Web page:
Beethoven’s Spirituality

  • With the hardships of inner solitude came the reference to divinity and allusion to diety. In particular, the 1st Movement is like a German Religious Cantata, with the opening melodies that give a feeling of elevation, reaching upwards/heavenwards. There is depiction of the physical conflict (a struggle), the suffering through the use of dissonance (F-flat). The hardships, inner solitude, and Beethoven’s vast humanity brought about a deeper search for the spiritual.
  • The second movement¬† op-110-2 is humourous and rough; here, Beethoven depicts the earthly, crude side of imperfect man in contrast to the lofty spiritual plane.
  • In the third movement, op-110-3Beethoven adds a second arioso and fugue and then a chorale finale. The falling 4th cadence in the arioso is very expressive, tearful and lamenting losing strength, symbolising deep religious sorrow. The fugue is a chorale fugue, not instrumental, and it can be sung. The broken rhythm depicts sobbing and the cresc to dim dynamics depict the inability to sustain inner strength. This movement represents death, weakness, suffering and pain.
  • If the Arioso dolente theme is a question about Christ’s death, what do the tolling G Major chords of the fugue mean? These chords raise spiritual questions: Christ’s resurrection, heartbeats, bell tolling and God’s opening up a way – the light getting brighter and brighter.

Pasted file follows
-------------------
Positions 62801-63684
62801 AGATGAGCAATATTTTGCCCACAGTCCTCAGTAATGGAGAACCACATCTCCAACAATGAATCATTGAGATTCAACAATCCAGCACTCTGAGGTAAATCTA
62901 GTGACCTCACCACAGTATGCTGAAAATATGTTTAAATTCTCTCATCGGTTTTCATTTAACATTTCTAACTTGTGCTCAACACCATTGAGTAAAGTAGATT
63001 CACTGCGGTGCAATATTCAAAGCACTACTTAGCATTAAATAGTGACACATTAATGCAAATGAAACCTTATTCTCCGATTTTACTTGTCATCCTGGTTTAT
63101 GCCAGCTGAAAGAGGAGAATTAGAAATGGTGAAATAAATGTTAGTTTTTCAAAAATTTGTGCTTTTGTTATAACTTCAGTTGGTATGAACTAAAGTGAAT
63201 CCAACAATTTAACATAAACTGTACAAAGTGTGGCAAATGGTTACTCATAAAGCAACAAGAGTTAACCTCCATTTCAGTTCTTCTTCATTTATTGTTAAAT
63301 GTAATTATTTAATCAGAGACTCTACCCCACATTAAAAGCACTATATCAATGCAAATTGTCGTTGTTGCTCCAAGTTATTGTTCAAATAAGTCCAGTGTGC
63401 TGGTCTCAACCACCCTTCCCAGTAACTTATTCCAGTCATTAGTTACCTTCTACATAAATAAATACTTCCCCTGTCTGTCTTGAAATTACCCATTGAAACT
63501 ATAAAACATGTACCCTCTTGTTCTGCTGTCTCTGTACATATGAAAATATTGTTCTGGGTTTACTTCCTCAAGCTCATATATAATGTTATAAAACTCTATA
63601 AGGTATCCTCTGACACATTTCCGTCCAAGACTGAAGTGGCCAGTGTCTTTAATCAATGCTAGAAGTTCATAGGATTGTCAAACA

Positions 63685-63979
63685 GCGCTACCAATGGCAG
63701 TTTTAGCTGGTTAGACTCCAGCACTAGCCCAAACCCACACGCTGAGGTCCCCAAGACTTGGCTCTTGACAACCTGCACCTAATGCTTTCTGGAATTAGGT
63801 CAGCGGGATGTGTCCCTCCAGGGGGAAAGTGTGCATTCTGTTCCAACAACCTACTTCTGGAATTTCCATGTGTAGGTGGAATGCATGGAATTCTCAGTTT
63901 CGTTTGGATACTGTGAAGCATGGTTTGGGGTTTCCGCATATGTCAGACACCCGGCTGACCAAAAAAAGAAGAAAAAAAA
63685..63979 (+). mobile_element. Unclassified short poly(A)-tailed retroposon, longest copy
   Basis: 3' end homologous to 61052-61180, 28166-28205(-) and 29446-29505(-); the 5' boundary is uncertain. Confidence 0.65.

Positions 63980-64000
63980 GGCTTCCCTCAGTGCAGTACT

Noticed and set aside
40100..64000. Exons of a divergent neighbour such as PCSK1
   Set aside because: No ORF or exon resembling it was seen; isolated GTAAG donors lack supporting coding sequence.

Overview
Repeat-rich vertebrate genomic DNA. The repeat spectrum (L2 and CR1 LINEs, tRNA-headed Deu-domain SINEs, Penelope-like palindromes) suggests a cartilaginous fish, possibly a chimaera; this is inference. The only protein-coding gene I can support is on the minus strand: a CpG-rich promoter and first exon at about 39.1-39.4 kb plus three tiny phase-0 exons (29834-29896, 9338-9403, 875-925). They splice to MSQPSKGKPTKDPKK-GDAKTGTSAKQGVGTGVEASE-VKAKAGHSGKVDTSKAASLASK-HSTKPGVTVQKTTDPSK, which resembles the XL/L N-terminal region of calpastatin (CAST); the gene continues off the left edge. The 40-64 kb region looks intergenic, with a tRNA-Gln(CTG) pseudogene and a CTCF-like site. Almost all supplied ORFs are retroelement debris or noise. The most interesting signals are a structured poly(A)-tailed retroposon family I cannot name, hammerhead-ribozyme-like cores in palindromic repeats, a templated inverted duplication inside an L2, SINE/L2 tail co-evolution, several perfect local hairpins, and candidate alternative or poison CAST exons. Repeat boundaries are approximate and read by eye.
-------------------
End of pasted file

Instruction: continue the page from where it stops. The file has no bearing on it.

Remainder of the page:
• Beethoven also greatly expanded the metaphoric powers of musical ascents and descents – the descent into despair and out of it.
  • The second Fugue represents a progressive returning health, strength, deliverance and life, leading to a triumphant climax, victory over adversity.

Conclusion

Beethoven himself said: “Indeed, a hard lot has fallen upon me! But I resign myself to the will of destiny, and only ask God constantly to grant through His divine will that, so long as I must still suffer death in life here, I am protected from penury. This will give me the strenght to bear my lot, however hard and grevious, with resignation to the will of the Almighty.”

 

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This sonata is a personal testament, borne out of a lifetime of suffering. With great suffering came great depth of expression and a narrative arc that leads to a transcendental spiritual transformation.

Much of the above notes were taken during the lecture. This lecture has taken us on a journey Beethoven experienced personally and his response to it as a human being. Whatever our cultural background, we as human beings find ourselves compelled to respond to his present.

 

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After the presentation, Azariah performed the Sonata. I was mesmerised.

I thoroughly enjoyed the session and thought Azariah did a fantastic job. His lecture was very well researched and prepared. (He must have spent a lot of time on it, what with the 49 PowerPoint slides!) Unfortunately, the organisers restricted him to 40 minutes (including the performance which took about 20 mins). They should have given him at least one-and-a-half hours!

I hope Azariah would return to YSTCM soon (he has to return to the University of Michigan shortly as he is a teaching assistant there) to conduct masterclasses for the undergrads. He is such an inspiration to all!